"Keeping a gratitude list is an effective way to release stress, and improves physical and emotional well-being," Katz says, citing research that shows that people who keep gratitude journals exercise more regularly, feel healthier, have more energy, are more positive, and feel more satisfied with their lives than people who journaled their negative or even neutral thoughts and feelings. "They also experienced more optimism about upcoming events and were closer to achieving their goals after a two-month period than those who did not keep journals," Katz points out.

3.) Disengage, when necessary. This is a difficult idea for most stepparents, who may feel that love will conquer all and, if they just try a little harder, their stepkids will love them in return. "Disengaging can be quite effective for those of us who are burnt out from excessive responsibilities, over-involvement in stepfamily crises, or enduring toxic relatives for too long," Katz says. Remember that other people's issues are not necessarily your responsiblity. "Disengagement is a process in which you pull back from some responsibilities or relationships," Katz points out. "When you limit your contact with difficult people, you are no longer in a position to be ignored, rejected, or taken advantage of."

4.) Reach out to other stepparents for support and acknowledgement.
"Being a stepparent can be a lonely experience, even when surrounded by many family members," Katz says. "You may not feel comfortable sharing your difficulties with family and friends." But by connecting and networking with other stepparents, "You can release negative feelings by sharing them with those who understand what you are going through," Katz says. Consider joining a stepparent support group, either in your community or online, she suggests. "You will receive the guidance and encouragement you need from those who have 'been there,' as you embark on your journey toward a life of greater peace and fulfillment."

Lylah M. Alphonse is a Globe staff member and mom and stepmom to five kids. She writes about juggling career and parenthood at The 36-Hour Day and blogs at Write. Edit. Repeat. E-mail her at lalphonse@globe.comand follow her on Twitter @WriteEditRepeat.

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7 comments so far...
  1. where are the statistics for stepdads?

    Posted by pj1 September 16, 10 03:20 PM
  1. THANK YOU FOR THIS! I love my stepkids, but I feel like anything I do is never enough.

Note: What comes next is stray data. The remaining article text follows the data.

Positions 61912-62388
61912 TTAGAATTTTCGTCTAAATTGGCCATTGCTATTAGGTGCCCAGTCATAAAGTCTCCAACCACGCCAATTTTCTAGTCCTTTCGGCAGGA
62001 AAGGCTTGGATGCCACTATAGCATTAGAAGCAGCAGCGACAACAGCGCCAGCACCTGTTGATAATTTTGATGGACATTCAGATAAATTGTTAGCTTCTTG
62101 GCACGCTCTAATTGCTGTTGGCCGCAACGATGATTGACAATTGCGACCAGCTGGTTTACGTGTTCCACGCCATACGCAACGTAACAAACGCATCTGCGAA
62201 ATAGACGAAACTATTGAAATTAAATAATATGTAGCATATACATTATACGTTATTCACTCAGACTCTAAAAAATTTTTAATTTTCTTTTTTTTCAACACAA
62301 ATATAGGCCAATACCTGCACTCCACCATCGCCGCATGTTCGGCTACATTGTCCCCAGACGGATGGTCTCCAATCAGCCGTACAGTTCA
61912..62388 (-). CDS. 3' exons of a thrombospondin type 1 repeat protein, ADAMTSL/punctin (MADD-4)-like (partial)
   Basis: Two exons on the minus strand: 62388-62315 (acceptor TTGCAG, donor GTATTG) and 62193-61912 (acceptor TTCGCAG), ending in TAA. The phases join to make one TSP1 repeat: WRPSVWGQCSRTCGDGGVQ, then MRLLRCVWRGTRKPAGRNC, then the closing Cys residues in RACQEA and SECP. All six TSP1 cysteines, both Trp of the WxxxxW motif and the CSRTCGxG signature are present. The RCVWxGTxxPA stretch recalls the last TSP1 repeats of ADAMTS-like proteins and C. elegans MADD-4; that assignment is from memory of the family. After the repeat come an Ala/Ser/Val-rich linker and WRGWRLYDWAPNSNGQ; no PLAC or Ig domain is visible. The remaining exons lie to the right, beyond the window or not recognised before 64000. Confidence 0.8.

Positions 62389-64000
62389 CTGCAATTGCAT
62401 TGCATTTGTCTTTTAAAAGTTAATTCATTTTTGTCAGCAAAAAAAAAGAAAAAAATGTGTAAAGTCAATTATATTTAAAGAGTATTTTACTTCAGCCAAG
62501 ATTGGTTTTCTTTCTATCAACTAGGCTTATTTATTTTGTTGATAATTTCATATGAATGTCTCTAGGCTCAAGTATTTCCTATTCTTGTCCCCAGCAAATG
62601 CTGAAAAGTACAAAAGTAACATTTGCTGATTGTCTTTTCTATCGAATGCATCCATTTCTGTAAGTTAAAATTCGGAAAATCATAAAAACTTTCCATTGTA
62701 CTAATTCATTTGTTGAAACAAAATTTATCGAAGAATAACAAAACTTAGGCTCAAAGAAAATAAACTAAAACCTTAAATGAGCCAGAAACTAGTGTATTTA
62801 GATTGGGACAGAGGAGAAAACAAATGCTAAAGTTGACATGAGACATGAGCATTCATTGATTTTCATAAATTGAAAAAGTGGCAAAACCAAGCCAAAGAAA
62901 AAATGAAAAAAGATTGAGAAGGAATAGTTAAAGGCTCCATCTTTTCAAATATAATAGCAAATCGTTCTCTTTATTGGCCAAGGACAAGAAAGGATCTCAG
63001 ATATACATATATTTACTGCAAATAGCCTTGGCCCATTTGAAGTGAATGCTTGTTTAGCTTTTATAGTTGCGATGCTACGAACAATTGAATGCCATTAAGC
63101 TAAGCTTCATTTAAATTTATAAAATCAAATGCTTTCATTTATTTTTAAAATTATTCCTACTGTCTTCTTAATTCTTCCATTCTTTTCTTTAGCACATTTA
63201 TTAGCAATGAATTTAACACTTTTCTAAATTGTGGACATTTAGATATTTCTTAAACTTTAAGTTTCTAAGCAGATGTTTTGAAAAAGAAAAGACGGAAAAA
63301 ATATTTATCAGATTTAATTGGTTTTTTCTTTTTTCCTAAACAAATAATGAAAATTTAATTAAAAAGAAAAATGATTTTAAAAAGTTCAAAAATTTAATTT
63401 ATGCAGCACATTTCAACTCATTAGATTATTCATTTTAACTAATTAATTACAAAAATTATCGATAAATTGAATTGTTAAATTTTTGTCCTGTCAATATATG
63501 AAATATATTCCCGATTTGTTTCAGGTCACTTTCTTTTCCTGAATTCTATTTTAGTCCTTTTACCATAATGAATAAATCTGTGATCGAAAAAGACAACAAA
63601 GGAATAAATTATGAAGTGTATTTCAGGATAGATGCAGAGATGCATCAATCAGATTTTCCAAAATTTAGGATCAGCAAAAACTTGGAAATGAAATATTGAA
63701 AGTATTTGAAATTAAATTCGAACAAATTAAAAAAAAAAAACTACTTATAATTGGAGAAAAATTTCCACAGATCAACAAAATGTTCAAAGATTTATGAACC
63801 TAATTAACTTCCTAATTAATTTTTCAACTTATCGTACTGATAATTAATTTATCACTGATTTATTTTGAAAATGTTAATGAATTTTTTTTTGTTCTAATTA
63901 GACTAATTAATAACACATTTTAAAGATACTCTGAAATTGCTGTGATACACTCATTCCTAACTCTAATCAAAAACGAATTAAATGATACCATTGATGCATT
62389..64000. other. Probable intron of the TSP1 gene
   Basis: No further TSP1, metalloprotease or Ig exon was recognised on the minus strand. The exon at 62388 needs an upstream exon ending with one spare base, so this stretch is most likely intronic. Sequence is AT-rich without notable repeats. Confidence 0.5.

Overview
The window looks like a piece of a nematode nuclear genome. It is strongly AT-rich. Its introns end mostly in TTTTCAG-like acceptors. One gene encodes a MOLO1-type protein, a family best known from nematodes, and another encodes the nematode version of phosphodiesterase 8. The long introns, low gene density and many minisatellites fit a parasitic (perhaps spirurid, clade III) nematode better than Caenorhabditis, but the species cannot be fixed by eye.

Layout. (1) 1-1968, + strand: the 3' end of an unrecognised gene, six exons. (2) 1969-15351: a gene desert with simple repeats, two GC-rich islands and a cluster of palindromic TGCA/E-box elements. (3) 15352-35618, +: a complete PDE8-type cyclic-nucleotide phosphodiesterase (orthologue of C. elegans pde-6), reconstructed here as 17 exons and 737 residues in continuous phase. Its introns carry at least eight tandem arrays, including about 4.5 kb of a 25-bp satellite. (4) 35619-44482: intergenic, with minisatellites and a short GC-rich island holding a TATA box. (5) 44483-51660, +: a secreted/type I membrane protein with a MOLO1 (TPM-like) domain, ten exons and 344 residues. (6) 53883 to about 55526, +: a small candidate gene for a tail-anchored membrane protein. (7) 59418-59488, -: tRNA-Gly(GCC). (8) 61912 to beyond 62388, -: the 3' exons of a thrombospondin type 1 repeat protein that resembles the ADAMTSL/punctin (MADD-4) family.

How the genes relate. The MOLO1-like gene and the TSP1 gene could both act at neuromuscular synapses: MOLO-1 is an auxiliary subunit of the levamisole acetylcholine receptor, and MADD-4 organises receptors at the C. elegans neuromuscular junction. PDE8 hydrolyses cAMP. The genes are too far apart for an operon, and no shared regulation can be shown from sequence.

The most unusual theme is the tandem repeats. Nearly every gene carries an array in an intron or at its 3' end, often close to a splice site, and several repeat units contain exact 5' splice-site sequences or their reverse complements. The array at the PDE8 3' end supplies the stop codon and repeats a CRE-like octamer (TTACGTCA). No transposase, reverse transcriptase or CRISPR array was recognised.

Posted by Stepmama September 16, 10 09:43 PM
  1. I wish I'd found this article and related resources 5 years ago when my home life with 2 step daughters and a husband who threw me to the wolves then turned on me. I'm still trying to recover my self-esteem and see if the marriage can survive now that at least one of the girls is out of the house.
    I've never found another stepmom to share tips, etc. with.

    Posted by Geri B September 17, 10 10:43 AM
  1. "Remember that other people's issues are not necessarily your responsiblity."

    I needed this reminder so much. Thank you!

    Posted by Maya September 17, 10 10:50 AM
  1. Marriage counsellors & family therapists should hand copies of this article out to every step parent they know. Great advice. It's so good to read an article on step parenting that doesn't make the bio parent or the step parent out to be a villian

    Posted by Danielle September 17, 10 10:53 AM
  1. I wanted to thank you for this great read!! I definitely enjoying every little bit of it I have you bookmarked to check out ed hardy you post

    Posted by ed hardy October 10, 10 10:07 PM
  1. It does seem that everybody is into this kind of stuff lately. Donít really understand it though, but thanks for trying to explain it. Appreciate you shedding light into this matter. Keep it up

    Posted by ed hardy October 15, 10 02:16 AM
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about the author

Lylah M. Alphonse
Lylah M. Alphonse is a member of the Globe Magazine staff and mom and stepmom to five kids. She writes about juggling a full-time career and parenthood at The 36-Hour Day, and about everything else at Write. Edit. Repeat. When she's not glued to the computer or solving a kid-related crisis, she's in the kitchen or, occasionally, asleep.